Shockwave therapy, also known as ESWT (extracorporeal shockwave therapy), is a non-invasive treatment that stimulates the body’s natural healing process by sending a series of high-energy percussions to the affected area. It has been shown to relieve pain and promote healing of injured muscles, ligaments, tendons, and other soft tissues.

Shockwave therapy is classified as a type of regenerative medicine. It promotes healing by releasing growth factors in the injured tissue (“The biological effects of extracorporeal shock wave therapy on tendon tissue” by Angela Notarnicola and Biagio Moretti). The shockwave percussions liberate platelets from the capillary beds, causing stem cells to arrive. This stimulates angiogenesis, increasing microcirculation in the injured area. Some degenerative tendon problems are due to a build-up of calcium in the tendon, such as scar tissue. Shockwave therapy can also break up those calcium deposits.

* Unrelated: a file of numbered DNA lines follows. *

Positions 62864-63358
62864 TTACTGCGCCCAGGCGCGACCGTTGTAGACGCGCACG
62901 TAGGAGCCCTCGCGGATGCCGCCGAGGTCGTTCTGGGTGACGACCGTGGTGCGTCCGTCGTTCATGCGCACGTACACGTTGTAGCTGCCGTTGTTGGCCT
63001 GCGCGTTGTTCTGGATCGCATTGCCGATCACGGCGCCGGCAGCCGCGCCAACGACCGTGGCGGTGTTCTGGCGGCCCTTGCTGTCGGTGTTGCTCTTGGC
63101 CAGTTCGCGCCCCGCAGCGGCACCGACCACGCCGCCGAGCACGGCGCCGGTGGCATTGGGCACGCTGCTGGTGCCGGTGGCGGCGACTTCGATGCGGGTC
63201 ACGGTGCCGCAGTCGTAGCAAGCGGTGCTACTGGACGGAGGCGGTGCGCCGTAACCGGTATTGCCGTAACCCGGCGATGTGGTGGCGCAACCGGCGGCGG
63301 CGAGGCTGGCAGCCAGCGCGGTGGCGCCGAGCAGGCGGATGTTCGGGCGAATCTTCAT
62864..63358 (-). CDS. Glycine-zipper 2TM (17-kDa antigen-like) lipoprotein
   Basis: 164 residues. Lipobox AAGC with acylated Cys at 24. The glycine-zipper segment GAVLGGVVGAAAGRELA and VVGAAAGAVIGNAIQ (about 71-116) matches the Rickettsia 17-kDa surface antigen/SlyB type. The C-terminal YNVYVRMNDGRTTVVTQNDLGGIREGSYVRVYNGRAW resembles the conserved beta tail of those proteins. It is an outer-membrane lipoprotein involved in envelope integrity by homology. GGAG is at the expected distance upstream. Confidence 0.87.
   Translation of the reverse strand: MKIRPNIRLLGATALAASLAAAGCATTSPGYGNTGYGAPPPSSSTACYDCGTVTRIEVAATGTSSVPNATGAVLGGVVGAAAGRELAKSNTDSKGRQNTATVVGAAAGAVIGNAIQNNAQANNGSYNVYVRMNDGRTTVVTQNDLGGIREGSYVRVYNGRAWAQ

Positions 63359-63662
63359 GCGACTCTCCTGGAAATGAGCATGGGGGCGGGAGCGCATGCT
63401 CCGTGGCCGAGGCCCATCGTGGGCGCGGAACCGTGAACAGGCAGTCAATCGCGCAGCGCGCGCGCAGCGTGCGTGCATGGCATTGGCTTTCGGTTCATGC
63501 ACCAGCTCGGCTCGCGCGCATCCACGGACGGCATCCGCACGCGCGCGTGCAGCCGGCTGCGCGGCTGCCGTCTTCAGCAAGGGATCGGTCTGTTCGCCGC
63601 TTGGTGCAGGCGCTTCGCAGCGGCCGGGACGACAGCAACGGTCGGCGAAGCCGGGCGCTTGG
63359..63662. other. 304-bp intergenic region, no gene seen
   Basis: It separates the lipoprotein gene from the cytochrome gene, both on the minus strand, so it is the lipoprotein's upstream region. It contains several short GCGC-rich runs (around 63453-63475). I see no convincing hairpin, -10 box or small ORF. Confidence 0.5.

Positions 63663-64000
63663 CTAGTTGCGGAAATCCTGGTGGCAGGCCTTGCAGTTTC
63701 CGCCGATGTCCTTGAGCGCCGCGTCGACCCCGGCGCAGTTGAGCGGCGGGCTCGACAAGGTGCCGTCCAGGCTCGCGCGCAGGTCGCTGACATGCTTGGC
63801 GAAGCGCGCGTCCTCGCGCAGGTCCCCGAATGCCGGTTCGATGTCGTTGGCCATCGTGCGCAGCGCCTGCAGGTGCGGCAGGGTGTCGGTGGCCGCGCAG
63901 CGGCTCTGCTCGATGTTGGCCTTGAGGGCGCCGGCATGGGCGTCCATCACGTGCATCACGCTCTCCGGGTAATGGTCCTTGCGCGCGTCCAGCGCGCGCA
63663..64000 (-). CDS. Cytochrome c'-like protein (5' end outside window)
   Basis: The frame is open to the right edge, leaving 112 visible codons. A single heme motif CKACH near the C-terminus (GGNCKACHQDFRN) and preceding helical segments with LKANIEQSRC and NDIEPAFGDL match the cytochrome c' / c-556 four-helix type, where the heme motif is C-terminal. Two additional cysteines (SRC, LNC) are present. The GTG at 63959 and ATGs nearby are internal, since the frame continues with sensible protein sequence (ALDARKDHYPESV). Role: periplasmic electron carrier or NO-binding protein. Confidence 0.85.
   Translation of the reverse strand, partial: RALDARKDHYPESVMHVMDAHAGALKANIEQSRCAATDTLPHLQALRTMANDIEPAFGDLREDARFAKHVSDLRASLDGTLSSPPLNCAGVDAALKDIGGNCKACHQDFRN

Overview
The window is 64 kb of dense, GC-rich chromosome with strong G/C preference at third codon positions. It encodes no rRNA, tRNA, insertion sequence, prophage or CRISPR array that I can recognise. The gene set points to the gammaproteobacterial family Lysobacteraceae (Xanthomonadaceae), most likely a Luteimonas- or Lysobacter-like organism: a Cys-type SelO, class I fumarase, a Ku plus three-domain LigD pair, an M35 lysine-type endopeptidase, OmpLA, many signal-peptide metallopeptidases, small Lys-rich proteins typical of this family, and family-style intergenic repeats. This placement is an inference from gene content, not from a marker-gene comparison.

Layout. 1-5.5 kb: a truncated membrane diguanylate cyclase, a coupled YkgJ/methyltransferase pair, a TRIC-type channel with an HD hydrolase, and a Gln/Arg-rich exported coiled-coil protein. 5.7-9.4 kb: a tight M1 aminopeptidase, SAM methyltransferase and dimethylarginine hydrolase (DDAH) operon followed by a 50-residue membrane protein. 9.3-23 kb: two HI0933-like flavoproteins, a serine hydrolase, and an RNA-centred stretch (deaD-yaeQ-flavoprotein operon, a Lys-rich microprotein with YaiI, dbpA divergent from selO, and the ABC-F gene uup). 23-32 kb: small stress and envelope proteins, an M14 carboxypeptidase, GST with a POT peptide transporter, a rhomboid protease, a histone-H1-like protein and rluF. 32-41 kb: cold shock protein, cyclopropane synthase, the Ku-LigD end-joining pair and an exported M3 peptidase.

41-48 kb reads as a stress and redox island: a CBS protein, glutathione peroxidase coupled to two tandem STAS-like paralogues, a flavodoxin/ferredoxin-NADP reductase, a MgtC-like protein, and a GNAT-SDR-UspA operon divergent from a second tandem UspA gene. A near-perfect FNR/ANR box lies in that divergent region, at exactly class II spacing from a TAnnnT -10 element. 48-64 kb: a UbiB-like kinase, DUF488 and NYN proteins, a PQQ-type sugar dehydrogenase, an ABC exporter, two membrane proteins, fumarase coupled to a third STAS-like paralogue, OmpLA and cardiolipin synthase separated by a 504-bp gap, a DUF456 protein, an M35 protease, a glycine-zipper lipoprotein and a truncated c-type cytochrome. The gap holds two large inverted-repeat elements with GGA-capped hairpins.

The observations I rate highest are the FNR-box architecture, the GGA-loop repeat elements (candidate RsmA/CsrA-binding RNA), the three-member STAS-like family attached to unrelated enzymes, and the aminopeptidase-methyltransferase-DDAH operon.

ESWT can elicit an immediate reduction of pain and improved range of motion although results generally increase over time as the injured tissues heal. Treatment duration is approximately five to ten minutes depending on the severity and chronicity of the injury. Typically, four to six treatments are necessary at weekly intervals. Success rates with ESWT are around 80% to 90%.